Over the past several months, I’ve been collaborating with a new partner on a new project. We’ve been having a ton of fun brainstorming, designing, and recording together to create a co-hosted podcast called AcademiGig (now Make Your Way).

I’ll be sharing out more information about this project soon (it launches next week), but what I really want to talk about is the power of partnerships.

I cannot express enough appreciation for the colleagues that collaborate with me on the book series I edit, the grants I write, the reports I produce, in my mastermind group, and in the online communities where I go to find kindred spirits with shared interests.

It took me a while to really appreciate these relationships and partnerships for what they are.

You see, academics are mostly trained to work in isolation. I certainly was.

Although there are some fields that really prioritize teamwork, many of us have experienced the isolation of writing alone in our offices and teaching alone in our classrooms. We aren’t usually trained to turn to each other for support, brainstorming, and collaboration.

But there are so many benefits to partnerships. Here are just a few:

You stretch beyond your own abilities. One person can only do so much, but with partners you can accomplish a lot more. You get more brainpower, more hands on deck, and more pull to get projects done.

You get more energy. Every large project has a moment where there’s a dip in motivation. When you are working with partners, they can help you to get energized and back on track again.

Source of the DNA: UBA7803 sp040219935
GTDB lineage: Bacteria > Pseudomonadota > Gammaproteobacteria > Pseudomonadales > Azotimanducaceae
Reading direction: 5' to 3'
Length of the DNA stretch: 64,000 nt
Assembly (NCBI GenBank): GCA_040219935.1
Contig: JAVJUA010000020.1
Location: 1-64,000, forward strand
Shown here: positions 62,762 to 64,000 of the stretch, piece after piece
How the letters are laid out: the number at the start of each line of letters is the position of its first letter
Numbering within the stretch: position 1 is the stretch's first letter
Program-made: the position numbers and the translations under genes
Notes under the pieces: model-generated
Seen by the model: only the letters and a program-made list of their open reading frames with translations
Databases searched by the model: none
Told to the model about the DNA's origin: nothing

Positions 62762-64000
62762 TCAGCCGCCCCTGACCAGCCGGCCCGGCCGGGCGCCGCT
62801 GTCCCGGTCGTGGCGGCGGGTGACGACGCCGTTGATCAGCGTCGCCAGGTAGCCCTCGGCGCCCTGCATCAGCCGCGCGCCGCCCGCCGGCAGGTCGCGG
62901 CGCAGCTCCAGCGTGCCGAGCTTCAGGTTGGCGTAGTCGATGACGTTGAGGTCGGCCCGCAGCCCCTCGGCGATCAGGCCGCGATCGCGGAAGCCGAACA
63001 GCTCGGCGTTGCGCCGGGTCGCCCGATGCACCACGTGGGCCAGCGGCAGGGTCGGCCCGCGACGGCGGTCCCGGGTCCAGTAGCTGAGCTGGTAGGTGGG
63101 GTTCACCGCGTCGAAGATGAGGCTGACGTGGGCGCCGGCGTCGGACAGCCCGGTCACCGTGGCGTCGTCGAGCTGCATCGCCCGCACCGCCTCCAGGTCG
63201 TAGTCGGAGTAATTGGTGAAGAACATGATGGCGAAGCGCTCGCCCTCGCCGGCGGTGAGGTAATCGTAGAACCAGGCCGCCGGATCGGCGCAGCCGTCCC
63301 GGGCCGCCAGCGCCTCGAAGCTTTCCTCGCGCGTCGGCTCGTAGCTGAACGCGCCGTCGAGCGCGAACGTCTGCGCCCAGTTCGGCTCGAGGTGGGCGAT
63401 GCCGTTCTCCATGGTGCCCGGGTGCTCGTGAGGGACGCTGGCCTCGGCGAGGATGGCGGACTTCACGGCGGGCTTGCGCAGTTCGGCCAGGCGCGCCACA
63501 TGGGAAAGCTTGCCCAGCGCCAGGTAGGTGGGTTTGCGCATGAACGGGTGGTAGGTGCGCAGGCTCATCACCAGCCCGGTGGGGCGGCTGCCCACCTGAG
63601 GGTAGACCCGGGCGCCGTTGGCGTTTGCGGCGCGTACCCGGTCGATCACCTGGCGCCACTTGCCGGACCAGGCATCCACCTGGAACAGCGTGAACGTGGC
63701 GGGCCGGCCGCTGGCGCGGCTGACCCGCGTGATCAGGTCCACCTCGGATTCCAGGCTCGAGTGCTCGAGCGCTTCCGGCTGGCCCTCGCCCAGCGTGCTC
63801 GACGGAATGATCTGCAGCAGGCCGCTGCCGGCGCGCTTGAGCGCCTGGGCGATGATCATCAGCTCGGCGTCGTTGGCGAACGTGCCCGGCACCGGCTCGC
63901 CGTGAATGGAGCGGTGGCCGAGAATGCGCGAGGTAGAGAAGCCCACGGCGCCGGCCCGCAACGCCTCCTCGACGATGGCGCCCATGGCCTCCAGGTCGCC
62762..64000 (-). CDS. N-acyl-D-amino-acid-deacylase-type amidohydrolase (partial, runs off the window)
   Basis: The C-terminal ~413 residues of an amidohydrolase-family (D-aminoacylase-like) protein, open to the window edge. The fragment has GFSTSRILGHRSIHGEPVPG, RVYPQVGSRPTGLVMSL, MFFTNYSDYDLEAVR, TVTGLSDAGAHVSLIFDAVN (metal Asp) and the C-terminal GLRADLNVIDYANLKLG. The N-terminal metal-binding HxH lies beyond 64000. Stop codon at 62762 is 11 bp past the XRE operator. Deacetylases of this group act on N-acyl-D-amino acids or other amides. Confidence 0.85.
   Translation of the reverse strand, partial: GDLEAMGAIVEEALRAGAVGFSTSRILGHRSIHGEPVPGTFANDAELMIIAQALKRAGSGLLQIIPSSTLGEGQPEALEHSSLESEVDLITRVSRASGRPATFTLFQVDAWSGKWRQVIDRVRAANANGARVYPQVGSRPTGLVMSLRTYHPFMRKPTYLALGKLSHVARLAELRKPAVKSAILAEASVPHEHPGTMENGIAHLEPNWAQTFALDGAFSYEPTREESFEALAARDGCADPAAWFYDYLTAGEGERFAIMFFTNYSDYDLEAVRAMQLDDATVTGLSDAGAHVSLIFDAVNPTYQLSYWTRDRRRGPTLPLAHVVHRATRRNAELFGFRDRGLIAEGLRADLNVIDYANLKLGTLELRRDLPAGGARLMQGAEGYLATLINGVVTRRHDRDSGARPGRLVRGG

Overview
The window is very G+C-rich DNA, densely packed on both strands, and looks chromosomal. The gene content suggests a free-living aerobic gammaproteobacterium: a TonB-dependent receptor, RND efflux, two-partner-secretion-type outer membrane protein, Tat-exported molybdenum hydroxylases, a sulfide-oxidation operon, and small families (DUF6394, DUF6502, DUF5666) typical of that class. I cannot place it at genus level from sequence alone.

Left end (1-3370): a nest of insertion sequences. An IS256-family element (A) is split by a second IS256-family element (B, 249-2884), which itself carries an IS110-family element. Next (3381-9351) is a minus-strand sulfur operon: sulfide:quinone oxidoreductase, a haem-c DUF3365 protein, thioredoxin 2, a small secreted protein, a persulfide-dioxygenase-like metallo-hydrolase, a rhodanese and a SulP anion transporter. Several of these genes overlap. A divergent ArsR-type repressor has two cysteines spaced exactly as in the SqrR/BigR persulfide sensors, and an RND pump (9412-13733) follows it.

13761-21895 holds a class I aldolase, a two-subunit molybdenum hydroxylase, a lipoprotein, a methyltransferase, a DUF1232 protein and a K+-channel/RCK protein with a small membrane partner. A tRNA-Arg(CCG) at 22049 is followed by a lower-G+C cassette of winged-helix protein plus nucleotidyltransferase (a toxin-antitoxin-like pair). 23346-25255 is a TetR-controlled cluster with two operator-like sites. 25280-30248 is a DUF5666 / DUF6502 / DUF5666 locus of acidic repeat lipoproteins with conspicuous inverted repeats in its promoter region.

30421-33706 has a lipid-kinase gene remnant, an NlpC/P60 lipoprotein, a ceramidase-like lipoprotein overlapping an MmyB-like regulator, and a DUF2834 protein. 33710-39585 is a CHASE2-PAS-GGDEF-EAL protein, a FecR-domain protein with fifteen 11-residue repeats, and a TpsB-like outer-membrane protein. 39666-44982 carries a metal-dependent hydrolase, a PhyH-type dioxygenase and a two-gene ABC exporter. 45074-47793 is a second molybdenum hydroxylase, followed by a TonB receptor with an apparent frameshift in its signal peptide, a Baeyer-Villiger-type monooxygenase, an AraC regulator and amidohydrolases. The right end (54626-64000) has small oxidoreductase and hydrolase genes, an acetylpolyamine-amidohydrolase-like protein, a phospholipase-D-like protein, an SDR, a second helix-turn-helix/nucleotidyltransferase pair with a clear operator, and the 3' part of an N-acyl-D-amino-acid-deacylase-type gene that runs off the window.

You are held accountable. Setting deadlines in collaboration with partners means that everyone knows when everything is due. Partners can be just what you need to hit your deadlines when you’re feeling unmotivated.

You have to defend your ideas. Some of my partners are incredible critical thinkers. They ask amazing questions that force me to think about all the alternatives and directions for the projects we work on together.

In the past year, I have turned to partners more than ever to help ease the burden of the many projects on my plate. For example, two of my books coming out next year are edited collections written with over two dozen colleagues. And my next two books are both going to be co-authored.

All of these projects were made stronger by these collaborations.

While collaborating isn’t always easy I’ve always found that, with the right partners, it’s completely worth it.

To think on:

  • What collaborative projects have been the most beneficial for you?
  • What characteristics do your favorite collaboration partners have?